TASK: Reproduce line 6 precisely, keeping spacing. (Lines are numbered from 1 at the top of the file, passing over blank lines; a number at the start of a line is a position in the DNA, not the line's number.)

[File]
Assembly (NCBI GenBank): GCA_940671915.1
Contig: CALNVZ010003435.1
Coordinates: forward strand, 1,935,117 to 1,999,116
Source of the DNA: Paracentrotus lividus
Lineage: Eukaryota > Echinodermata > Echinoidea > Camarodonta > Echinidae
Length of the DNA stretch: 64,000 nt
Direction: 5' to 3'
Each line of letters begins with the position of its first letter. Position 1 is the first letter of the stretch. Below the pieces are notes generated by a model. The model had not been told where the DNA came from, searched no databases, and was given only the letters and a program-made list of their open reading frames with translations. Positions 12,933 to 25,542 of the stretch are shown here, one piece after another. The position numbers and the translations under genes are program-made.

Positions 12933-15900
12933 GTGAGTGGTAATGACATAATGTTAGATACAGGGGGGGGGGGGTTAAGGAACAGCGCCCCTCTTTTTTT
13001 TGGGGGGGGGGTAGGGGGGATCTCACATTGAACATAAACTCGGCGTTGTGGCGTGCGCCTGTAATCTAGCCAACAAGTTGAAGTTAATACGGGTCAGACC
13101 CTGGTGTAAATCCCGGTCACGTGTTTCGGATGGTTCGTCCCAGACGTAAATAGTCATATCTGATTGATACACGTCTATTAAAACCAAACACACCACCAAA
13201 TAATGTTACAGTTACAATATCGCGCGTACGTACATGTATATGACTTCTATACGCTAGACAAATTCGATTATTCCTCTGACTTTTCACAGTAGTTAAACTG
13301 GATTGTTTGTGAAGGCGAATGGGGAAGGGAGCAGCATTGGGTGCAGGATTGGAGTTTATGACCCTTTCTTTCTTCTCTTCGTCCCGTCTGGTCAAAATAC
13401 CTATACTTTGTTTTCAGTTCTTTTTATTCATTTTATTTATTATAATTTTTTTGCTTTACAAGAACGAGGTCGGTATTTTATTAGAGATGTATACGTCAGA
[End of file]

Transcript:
Length of the DNA stretch: 64,000 nt